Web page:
My parents took up new activities. Lawson went back to carpentry learned in his childhood and redesigned and paneled our living room, replacing the Mission-style mantel piece with a graceful colonial one and building bookcases. He built a charming Sheraton style serving table. His gardening became even more strenuous, including designing and laying a flagstone terrace; the garden which had been like a cement parking lot when the previous owners (and their nine children) moved out, became a showplace, requiring trips to York, Pennsylvania, for special perennials. My mother acquired a fine Knabe grand piano from the estate of a very musical man and made more time to play. This was the era when, by chance, I took up the viola with the school orchestra, inspiring Lawson to renew his acquaintance with the violin. Any friend or neighbor who played an instrument was dragooned into joining our musicales. It was a good thing that our neighborhood had large yards where the sound could dissipate.
About two years after Skip’s death, Dr. Park’s successor, Dr. Francis Schwentker, offered my father a full-time position to carry out pediatric endocrinology. With the doctors back from the war, Lawson felt free to follow his passion for research. He also felt exhausted by the stressful war years and was willing to accept a lower income to go full-time. My mother, too, was delighted as she felt that pace would kill him and she was frequently very anxious when he was late coming home from his rounds of visits. Best of all, he was able to spend more time with her and me.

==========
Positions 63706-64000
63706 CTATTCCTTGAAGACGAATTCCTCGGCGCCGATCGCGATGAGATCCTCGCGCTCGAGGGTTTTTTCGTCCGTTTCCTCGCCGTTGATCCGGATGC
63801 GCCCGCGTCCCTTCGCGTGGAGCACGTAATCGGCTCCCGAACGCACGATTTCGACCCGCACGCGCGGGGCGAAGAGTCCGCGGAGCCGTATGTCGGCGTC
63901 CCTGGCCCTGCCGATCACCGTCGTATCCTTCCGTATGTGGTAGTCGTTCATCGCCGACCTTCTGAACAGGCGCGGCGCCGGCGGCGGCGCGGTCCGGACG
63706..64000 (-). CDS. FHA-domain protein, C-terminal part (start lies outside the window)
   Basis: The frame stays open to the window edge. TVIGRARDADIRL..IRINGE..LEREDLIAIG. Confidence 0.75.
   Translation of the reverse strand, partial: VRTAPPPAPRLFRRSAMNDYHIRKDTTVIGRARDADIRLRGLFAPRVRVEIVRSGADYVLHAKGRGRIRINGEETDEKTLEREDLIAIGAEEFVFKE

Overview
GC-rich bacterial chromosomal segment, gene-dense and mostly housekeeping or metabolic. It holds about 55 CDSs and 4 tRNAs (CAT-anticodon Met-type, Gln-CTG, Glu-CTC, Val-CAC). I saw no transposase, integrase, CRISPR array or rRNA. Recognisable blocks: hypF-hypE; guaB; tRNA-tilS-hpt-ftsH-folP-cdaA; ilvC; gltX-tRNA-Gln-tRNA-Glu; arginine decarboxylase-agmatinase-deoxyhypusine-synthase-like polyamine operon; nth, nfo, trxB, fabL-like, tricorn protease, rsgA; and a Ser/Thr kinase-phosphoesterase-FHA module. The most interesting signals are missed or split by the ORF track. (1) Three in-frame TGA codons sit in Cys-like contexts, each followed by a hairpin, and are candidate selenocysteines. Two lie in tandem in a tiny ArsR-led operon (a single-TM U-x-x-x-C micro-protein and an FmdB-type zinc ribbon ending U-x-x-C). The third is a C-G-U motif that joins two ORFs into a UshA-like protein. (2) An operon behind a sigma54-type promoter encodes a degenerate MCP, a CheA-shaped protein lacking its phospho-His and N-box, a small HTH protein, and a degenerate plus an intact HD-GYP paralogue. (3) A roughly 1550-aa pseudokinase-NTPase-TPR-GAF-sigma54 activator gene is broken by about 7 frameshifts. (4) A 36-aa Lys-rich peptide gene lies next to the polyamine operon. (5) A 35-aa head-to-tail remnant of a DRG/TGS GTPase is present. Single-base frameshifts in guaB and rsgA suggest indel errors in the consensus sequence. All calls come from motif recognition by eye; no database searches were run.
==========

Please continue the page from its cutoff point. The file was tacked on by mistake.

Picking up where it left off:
Beginning to reap the rewards of his labors
My parents began to travel, attending medical meetings in other parts of the country and Canada.
I do not know who the first of Lawson’s fellows was. In 1947 or 1948, Salvador de Majo, who had left Argentina because of the Peron dictatorship, came to work with him. This quiet, gentle doctor was welcomed into family gatherings, subjected to the music, trips to the Severn and Maryland Hunt Cup, when my mother would polish her college Spanish; he remained a lifelong friend.